Discoms can choose to discard plants, govt clarifies

by Jeremy


BSES had said that it has to pay fixed charges of about Rs 35 crore per month to the Dadri-1 plant, even if it does not source electricity from the unit.

Removing the ambiguity regarding the rights of electricity distribution companies (discoms) while exiting power purchase agreements (PPAs) with old thermal generating stations, the Union power ministry has clarified that discoms have the freedom to choose the specific plants from which they want to stop sourcing power.

The clarification makes it easier for Delhi’s discom BSES to de-allocate its share of electricity from NTPC’s Dadri-I unit, and sends assuring signals to other discoms in the country which also hope to exit costly PPAs with the state-run producer.

The ministry said that a number of organisations had sought clarity on one of the clauses in the government’s PPA-exit guidelines issued in March, which stated that “in case of bulk power supply agreements, the state/discom may relinquish entire allocated power from such projects which have completed 25 years since commissioning of the project”.

As recently reported by FE, some sector experts interpreted the clause to stipulate that in case of composite PPAs with multiple power plants, discoms cannot selectively exit the contract for a specific generating station, and they will have to revoke procurement en masse from all units of more than 25 years.

The Central Electricity Regulatory Commission (CERC) has recently allowed Reliance Infrastructure-led BSES to approach the Union power ministry for relinquishing electricity supply contract from Dadri-I power plant, as the right to allocate or de-allocate electricity from CPSE units lies with the central government.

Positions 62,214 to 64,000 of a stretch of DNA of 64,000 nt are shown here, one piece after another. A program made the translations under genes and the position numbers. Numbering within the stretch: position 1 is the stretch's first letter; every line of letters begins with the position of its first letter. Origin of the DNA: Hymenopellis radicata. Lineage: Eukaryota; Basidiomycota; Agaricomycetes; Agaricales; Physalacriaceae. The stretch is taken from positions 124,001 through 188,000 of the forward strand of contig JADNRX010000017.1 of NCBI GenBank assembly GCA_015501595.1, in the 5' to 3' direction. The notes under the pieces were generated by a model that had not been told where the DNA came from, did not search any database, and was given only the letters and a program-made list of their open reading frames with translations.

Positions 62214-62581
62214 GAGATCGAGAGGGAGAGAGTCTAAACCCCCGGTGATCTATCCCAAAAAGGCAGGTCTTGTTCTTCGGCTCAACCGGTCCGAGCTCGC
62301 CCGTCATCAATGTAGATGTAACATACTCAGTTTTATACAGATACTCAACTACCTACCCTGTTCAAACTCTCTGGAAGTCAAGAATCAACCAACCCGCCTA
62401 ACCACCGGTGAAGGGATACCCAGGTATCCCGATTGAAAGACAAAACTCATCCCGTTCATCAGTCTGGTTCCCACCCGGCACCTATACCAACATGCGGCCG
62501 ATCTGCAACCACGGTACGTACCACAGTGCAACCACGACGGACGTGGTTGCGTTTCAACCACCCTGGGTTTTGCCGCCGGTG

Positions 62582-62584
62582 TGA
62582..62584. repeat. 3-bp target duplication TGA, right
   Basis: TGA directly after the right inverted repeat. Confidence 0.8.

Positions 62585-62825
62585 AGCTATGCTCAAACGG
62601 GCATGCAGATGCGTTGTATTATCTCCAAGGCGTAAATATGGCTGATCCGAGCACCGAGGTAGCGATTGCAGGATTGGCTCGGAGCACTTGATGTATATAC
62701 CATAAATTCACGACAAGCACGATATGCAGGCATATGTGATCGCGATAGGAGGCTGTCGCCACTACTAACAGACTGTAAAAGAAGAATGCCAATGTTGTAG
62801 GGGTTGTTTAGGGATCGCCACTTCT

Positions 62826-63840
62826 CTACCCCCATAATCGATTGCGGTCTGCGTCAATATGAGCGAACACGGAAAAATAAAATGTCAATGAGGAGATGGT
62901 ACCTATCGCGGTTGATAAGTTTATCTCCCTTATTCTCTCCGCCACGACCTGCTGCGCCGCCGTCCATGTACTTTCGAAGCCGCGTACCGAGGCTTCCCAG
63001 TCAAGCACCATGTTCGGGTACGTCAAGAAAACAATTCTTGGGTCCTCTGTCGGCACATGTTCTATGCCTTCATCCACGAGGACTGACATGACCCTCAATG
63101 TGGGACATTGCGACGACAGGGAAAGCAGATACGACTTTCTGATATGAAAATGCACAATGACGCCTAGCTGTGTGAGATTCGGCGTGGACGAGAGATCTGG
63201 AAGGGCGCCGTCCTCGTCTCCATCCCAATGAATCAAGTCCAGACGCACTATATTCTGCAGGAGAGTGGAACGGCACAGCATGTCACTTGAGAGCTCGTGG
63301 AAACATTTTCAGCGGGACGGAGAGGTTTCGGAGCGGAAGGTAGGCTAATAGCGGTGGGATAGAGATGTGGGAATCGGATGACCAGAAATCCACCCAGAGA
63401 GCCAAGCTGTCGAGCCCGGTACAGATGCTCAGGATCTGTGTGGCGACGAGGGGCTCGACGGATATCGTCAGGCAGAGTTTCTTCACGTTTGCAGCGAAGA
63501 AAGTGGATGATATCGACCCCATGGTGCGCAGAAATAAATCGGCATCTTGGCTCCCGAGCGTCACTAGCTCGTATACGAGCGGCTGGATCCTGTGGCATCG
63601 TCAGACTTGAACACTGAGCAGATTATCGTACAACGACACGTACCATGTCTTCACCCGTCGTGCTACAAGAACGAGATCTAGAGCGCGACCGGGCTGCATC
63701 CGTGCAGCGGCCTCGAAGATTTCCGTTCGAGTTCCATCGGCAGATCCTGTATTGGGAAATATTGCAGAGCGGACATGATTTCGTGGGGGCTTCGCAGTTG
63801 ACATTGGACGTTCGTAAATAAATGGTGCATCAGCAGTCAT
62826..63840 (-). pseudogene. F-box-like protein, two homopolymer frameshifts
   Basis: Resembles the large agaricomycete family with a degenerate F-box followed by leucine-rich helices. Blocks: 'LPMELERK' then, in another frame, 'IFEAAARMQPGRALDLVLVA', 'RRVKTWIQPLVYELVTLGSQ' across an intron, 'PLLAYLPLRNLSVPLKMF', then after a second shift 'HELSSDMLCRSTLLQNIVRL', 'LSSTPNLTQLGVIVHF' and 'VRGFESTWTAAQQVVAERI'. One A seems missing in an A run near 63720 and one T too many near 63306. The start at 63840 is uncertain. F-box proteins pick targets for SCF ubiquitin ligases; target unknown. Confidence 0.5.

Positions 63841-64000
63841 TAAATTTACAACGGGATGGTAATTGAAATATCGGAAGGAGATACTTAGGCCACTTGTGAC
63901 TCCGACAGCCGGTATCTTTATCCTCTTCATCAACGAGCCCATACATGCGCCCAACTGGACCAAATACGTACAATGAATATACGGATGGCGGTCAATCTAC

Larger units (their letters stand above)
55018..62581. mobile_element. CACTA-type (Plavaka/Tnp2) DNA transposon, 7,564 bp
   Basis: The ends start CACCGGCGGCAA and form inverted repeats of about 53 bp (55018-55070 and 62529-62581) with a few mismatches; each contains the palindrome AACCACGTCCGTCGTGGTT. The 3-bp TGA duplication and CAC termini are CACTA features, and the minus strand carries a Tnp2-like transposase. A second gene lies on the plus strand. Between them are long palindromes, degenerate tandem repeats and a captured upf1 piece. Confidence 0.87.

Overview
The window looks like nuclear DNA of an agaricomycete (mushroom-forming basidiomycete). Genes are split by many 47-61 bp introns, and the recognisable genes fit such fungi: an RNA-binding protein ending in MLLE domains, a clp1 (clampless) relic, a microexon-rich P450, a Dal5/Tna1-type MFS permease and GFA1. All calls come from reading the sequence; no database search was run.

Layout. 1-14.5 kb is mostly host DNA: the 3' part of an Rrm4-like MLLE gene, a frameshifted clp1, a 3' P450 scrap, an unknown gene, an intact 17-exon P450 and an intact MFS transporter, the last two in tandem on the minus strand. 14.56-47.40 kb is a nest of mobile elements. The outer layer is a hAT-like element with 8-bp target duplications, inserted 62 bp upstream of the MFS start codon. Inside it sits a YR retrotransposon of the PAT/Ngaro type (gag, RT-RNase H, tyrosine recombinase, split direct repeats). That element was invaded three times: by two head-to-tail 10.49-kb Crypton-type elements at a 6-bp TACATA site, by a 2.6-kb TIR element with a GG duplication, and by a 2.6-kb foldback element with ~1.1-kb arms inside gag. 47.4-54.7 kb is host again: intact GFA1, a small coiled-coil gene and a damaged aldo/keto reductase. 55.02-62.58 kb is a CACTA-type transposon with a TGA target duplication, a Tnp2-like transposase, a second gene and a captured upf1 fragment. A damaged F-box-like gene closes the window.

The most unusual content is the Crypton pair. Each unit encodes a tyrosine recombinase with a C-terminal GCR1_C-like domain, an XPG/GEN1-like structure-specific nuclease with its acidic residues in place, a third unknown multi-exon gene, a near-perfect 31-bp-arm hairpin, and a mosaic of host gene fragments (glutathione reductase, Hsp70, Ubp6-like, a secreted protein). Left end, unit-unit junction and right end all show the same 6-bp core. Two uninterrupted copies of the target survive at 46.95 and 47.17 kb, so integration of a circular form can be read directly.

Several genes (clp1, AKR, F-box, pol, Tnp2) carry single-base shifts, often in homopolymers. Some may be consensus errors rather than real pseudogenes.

NTPC had claimed that BSES cannot object to procure power under composite agreements from the Dadri-I plant citing old age while continuing to avail electricity from Singrauli and Rihand plants, which had completed 25 years even before Dadri-I. Rajasthan has also recently decided to stop procuring electricity from NTPC’s Anta and Auraiya gas power plants, both of which have completed 25 years of operation.

In the latest clarification, reviewed by FE, the ministry explained that the specified clause referred to single projects of more than 25 years old, and further reiterated that discoms also has the “first right to avail” power from old power plants. “Accordingly, the state may choose to continue to take power from a project or projects or exit from a project or projects after completion of 25 years,” the clarification added. The CERC’s 2019 tariff regulations had also allowed discoms the “first right of refusal” for procuring electricity from old power plants.

“The power ministry clarification endorses BSES stand to exit from costly 25-year old PPAs,” a BSES spokesperson said, adding that “it will allow BSES discoms to source cheaper and green power for consumers of Delhi”. BSES had said that it has to pay fixed charges of about Rs 35 crore per month to the Dadri-1 plant, even if it does not source electricity from the unit.

Under contractual requirements, discoms have to continue paying fixed cost to thermal power plants to recover the projects’ capital expenditure and cover debt obligations even when they do not procure electricity. According to a recent report by Forum of Regulators, discoms in 12 states in the country cumulatively pay a hefty Rs 17,500 crore a year to generators for the power they don’t use.

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